I read these words on the subject of evil the other day at this place. I think the man who wrote the words had probably seen all there is to see of stupid and evil. He and Admiral Canaris were both executed by evil and stupid on the same day just weeks before VE Day. It was interesting to read that Thorbeck got off with this because the German State later determined that the State has the right to execute traitors. It was, yes, compounding stupid and evil.
At first glance the admission that the administration lied to the public seems a slam-dunk case for malevolence. But there's more to it than that. There is a perception that political imbecility is a lesser offense than malice. Dietrich Bonhoeffer, the anti-Nazi activist, while in prison waiting to be executed, reflected that "stupidity is a more dangerous enemy of the good than malice" because evil left behind in its conscious perpetrators "a sense of unease."
Against true imbecility even reasoning was useless since you couldn't even appeal to your enemy's self interest because they were too dumb to see it. "Against stupidity we are defenseless," he wrote, because imbeciles never feel a qualm. Against the stupid "neither protests nor the use of force accomplish anything ... reasons fall on deaf ears; facts that contradict ... simply do not need to be believed ... and when facts are irrefutable they are just pushed aside as inconsequential, as incidental. In all this, the stupid person, in contrast to the malicious one, is utterly self-satisfied and, being easily irritated, becomes dangerous by going on the attack."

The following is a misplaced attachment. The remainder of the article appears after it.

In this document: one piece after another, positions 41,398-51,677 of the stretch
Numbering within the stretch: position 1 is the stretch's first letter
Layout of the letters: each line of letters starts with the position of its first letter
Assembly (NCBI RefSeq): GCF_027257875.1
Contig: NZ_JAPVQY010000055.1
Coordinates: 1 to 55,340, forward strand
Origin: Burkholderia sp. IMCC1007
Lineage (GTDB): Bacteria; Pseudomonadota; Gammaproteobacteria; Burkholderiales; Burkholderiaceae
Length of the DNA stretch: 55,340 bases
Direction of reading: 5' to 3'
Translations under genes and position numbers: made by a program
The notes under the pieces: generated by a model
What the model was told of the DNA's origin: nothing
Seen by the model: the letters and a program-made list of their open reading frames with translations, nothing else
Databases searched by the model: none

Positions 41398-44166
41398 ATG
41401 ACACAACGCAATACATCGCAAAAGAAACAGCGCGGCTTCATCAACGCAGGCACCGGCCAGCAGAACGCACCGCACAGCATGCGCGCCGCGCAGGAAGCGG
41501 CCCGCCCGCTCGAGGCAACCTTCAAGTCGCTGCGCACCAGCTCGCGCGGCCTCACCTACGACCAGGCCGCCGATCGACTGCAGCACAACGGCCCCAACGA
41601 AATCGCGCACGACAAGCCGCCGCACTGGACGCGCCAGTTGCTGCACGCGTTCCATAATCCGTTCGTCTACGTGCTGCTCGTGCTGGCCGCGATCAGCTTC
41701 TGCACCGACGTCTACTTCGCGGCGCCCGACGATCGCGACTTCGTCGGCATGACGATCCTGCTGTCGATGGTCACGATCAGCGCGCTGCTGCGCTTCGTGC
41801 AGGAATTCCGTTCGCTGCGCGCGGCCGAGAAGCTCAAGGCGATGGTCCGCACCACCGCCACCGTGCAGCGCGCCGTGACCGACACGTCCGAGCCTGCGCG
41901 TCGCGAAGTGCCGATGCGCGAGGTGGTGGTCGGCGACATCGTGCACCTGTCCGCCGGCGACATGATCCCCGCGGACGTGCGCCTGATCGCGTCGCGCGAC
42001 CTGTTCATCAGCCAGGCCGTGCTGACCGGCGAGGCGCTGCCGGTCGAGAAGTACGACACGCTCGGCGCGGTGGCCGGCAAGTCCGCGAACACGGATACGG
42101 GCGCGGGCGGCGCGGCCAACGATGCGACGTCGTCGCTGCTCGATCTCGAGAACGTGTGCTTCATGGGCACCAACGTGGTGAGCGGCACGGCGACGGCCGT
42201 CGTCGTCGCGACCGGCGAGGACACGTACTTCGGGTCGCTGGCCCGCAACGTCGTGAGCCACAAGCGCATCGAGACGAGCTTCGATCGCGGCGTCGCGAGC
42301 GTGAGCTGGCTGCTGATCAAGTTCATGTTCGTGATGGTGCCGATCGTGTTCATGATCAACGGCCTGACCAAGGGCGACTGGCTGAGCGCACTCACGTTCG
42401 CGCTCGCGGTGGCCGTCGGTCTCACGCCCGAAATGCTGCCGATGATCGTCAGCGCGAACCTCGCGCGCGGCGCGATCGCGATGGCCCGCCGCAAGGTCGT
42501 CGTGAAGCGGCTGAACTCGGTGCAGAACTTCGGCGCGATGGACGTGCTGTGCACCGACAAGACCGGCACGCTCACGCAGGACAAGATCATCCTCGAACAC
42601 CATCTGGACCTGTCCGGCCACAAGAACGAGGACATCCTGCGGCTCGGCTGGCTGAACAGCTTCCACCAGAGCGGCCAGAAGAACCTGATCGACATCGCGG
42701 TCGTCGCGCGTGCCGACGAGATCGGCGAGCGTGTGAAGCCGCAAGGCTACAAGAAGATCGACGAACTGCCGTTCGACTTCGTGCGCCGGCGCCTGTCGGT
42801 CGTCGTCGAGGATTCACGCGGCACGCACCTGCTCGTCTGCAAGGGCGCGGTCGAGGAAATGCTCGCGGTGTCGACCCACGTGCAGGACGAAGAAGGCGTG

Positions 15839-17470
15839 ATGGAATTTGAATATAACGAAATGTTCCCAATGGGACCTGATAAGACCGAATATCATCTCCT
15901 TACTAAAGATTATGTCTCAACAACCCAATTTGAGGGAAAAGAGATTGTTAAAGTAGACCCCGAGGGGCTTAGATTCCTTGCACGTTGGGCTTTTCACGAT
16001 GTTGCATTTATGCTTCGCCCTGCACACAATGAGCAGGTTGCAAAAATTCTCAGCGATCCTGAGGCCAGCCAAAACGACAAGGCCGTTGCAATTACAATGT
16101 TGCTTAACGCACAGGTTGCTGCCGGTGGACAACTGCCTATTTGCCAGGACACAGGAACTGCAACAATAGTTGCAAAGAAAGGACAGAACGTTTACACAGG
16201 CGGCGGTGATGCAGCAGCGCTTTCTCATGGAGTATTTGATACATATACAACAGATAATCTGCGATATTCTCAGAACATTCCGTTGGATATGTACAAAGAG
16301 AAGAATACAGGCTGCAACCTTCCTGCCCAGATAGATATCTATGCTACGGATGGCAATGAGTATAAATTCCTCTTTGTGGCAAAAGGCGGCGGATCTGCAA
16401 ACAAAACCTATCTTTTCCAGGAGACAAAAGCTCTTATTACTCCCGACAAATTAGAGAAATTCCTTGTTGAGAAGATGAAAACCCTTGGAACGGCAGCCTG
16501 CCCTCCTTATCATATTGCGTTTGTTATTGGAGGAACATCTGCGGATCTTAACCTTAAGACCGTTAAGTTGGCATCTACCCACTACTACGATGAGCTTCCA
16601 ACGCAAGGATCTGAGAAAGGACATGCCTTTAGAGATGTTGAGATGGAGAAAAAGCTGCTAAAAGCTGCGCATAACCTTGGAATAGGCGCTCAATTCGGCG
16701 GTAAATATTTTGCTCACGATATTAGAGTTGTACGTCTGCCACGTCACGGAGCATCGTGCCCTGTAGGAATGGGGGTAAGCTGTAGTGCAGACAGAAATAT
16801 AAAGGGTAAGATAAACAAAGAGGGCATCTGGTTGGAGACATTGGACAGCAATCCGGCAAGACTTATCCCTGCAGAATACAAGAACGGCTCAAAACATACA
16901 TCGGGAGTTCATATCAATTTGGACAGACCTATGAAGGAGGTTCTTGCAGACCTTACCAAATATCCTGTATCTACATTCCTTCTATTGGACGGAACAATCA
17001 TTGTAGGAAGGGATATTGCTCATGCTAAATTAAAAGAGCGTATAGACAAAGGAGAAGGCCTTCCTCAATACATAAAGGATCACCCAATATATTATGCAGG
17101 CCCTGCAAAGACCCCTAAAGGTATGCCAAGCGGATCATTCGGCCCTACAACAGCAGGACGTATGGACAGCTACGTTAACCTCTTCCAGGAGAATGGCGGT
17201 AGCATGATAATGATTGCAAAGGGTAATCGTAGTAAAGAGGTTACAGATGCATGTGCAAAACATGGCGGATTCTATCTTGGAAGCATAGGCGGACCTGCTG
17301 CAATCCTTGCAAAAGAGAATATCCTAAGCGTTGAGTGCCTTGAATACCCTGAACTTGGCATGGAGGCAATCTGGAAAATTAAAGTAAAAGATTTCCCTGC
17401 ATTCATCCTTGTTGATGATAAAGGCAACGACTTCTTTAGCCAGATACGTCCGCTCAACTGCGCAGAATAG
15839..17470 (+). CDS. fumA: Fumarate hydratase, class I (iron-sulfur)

Sadly, stupid is always there. It lurks in the strangest places and its effects can be measured far more accurately than the motion of planets orbiting distant stars.